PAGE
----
The controversial law would amend existing abortion laws—which are already the strictest in the whole of Europe—to further restrict access to abortions.
If it were to go through, the proposed amendments would see terminations made illegal, even in cases where a fetus is diagnosed with a severe and irreversible birth defect—which accounts for almost all of the already-limited number of abortions performed legally in the country currently. The tribunal cited these terminations as violations of the constitutional right to life.
Already having the strictest abortion laws in all of Europe, the further restrictions naturally prompted mass dissent.
Announced on October 22, the ruling was set to be formally published on November 2. However, the nationwide demonstrations have seemingly put a halt on things, with more than 100,000 people protesting in the city of Warsaw alone—the largest protest against the Polish government since the 1980s.
The activists are focusing their attention on the conservative Law and Justice (PiS) party, which leans to the extreme right.
Michał Dworczyk, the head of the prime minister’s office, has called for a truce between the citizens and the state. “There is a discussion going on, and it would be good to take some time for dialogue and for finding a new position in this situation, which is difficult and stirs high emotions,” he told Polish media.
The prime minister, Mateusz Morawiecki, has also appealed for talks with both protesters and lawmakers, while Poland's PiS-aligned president, Andrzej Duda, has suggested that abortions only be granted in cases of life-threatening birth defects, but not for conditions such as Down's Syndrome.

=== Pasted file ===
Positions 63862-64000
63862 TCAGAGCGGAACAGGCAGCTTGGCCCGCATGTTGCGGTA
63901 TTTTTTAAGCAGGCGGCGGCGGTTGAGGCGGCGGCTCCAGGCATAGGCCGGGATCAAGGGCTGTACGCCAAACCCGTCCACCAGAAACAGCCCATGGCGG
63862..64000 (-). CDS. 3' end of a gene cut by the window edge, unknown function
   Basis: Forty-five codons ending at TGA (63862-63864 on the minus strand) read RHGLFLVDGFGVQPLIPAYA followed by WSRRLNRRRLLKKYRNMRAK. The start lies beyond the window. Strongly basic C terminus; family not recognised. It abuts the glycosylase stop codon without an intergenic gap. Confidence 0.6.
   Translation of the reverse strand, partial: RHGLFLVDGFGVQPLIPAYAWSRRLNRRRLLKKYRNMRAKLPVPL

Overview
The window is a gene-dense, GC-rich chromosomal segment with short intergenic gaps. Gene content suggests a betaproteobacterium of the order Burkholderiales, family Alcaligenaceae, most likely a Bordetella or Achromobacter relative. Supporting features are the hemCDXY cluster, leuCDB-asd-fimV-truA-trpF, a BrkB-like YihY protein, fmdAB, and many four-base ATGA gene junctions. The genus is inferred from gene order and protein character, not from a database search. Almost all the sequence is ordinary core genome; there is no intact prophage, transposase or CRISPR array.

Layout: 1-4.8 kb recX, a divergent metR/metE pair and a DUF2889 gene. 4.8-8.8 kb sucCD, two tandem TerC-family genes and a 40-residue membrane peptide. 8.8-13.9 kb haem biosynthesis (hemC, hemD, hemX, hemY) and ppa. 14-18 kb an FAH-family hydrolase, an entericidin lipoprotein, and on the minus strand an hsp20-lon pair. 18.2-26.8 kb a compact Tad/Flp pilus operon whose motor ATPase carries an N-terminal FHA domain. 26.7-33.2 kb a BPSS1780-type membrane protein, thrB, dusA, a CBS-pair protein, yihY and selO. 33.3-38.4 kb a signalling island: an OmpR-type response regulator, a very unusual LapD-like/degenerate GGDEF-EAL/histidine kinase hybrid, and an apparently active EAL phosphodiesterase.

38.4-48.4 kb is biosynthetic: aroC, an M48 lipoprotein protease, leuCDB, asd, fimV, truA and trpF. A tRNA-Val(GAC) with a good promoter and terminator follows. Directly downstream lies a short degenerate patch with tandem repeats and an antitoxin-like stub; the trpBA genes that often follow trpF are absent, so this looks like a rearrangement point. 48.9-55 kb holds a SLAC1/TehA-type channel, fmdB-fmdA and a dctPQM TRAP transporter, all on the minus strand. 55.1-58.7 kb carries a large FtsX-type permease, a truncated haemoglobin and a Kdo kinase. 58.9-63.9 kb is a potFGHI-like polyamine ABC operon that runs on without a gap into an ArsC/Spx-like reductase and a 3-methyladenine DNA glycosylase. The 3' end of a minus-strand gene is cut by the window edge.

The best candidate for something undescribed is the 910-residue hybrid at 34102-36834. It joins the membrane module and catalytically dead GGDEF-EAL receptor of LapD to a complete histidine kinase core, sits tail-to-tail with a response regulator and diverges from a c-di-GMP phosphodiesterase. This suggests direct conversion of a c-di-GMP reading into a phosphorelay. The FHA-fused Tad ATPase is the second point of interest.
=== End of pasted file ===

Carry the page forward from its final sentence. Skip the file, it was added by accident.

Protests have broken out across Europe, including the Netherlands and the U.K., with many concerned for the health and safety of women in Poland.
The near-total ban would essentially force women to seek out procedures illegally or in other countries, endangering themselves for exercising a basic human right: control over their own bodies.
According to the World Health Organisation (WHO), 22 million unsafe abortions take place each year, and are the third leading cause of maternal deaths worldwide. They also report that unsafe abortions contribute to five million largely-preventable disabilities.
“The consequences will involve more human tragedies and the rapid growth of abortion underground. The judgment will adversely affect the most vulnerable groups, and in all likelihood, will divide Poland even further,” said Zuzanna Rudzińska-Bluszcz, a member of Poland’s human rights ombudsman.